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Distribution and migratory destinations of humpback whales off the Pacific coast of Central America during the boreal winters of 1996–2003

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Abstract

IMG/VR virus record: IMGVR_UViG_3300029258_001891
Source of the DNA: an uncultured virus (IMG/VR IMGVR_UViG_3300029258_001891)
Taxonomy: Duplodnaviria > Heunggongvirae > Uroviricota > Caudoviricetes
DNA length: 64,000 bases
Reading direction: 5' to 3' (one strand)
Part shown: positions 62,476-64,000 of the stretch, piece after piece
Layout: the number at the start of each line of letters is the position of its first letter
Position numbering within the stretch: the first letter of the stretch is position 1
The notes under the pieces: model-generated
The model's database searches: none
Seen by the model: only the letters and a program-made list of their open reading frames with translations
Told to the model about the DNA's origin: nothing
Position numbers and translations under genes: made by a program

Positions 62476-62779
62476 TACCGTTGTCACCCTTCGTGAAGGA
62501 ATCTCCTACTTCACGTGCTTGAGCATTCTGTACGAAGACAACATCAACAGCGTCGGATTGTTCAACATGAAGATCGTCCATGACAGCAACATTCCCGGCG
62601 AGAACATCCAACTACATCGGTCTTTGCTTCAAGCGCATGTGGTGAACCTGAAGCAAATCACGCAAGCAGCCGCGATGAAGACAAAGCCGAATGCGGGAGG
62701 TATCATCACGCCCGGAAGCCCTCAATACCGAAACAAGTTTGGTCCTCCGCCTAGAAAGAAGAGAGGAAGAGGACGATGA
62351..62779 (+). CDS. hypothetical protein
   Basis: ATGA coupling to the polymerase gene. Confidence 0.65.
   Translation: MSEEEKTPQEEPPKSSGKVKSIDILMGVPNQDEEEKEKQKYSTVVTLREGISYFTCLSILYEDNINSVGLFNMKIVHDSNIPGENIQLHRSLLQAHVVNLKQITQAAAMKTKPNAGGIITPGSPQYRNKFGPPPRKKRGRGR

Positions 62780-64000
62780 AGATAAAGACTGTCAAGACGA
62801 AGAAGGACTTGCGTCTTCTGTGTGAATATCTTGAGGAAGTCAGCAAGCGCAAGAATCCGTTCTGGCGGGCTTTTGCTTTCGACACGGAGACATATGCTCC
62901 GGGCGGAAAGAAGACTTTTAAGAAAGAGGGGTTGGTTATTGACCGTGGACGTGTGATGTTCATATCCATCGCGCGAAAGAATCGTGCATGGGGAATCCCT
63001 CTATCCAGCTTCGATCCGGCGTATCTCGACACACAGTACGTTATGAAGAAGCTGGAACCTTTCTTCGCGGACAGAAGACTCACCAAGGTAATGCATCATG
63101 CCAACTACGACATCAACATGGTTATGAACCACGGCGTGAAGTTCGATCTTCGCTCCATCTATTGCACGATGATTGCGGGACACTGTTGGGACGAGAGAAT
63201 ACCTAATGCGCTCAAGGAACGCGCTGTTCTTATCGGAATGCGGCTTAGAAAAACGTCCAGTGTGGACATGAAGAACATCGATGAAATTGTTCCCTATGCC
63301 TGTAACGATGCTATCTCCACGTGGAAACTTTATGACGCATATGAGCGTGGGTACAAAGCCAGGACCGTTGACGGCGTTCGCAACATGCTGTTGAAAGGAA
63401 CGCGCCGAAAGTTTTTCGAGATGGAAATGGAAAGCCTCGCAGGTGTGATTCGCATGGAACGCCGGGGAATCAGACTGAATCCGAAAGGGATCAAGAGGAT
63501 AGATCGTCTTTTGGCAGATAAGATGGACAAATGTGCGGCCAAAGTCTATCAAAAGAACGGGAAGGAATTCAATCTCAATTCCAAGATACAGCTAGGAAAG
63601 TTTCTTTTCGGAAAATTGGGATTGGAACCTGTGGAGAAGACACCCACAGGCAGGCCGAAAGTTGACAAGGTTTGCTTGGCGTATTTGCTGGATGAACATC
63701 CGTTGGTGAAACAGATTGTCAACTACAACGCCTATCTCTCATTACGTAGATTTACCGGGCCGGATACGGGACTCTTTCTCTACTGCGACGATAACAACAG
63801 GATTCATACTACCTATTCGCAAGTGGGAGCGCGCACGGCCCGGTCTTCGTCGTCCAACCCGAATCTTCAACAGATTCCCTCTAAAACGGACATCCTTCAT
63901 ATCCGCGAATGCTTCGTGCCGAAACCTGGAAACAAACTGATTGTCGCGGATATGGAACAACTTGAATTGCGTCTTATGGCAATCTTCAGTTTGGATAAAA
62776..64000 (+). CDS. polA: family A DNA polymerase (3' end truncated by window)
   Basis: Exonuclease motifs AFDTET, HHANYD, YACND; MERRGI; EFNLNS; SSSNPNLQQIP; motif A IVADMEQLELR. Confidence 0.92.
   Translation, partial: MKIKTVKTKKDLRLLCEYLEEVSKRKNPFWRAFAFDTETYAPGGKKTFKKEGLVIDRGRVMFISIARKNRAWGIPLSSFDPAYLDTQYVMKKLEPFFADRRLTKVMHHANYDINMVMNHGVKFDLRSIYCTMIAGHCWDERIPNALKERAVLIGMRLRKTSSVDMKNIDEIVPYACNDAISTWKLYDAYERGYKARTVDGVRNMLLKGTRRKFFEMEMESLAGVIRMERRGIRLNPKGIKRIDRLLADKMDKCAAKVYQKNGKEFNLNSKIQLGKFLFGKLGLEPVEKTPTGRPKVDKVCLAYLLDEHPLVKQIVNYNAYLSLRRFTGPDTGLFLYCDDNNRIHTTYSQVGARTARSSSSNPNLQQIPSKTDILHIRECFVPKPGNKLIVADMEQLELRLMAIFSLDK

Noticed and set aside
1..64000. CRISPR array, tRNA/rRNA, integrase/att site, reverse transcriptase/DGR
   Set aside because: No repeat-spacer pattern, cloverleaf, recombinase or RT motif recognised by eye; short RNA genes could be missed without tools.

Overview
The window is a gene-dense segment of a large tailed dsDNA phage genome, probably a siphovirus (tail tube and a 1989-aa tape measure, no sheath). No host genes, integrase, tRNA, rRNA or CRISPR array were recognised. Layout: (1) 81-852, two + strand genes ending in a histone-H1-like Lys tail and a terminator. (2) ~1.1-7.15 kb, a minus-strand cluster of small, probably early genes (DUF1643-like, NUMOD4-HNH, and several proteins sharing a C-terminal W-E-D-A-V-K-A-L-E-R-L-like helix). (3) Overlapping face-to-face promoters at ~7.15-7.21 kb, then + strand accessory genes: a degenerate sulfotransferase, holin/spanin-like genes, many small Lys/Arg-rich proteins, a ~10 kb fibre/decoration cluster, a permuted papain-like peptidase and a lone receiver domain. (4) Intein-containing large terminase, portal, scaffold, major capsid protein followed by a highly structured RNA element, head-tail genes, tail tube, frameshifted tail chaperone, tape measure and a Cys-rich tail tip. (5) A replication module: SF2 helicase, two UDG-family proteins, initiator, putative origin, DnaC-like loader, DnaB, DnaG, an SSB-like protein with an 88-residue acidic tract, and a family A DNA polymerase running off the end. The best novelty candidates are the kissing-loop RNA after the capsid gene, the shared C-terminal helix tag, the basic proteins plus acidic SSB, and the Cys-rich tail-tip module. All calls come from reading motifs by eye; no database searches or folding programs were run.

Here, we examine the distribution, habitat use, and migratory destinations of North Pacific humpback whales wintering off Central America. Coastal boat surveys were conducted off Costa Rica and Panama between 1996 and 2003. In 1999, a broader survey was conducted along most of Central America. Over 23,000 km were surveyed, with the greatest effort off southern Costa Rica. We made 191 sightings of 320 individual humpback whales. Whales were seen between 14°N and 8°N, making this the most southerly of the North Pacific wintering areas. Encounters included singles, adult pairs, singers, and mother/calf pairs. Mother/calf pairs accounted for 27% of all groups sighted, which is one of the highest sighting rates reported among North Pacific wintering areas. Sixty percent of sightings occurred in depths <50 m. Average sea surface temperature was 28.6°C (±1.0 SD). Ninety percent of the 77 unique whales photo-identified were also seen in the California–Oregon–Washington feeding aggregation. The 1999 survey showed that humpback whales were widely distributed along the Central American coast at relatively low densities. The extensive distribution of animals, the higher proportion of calves, and the almost exclusive migration to a single feeding area contrast with observations in other regions.

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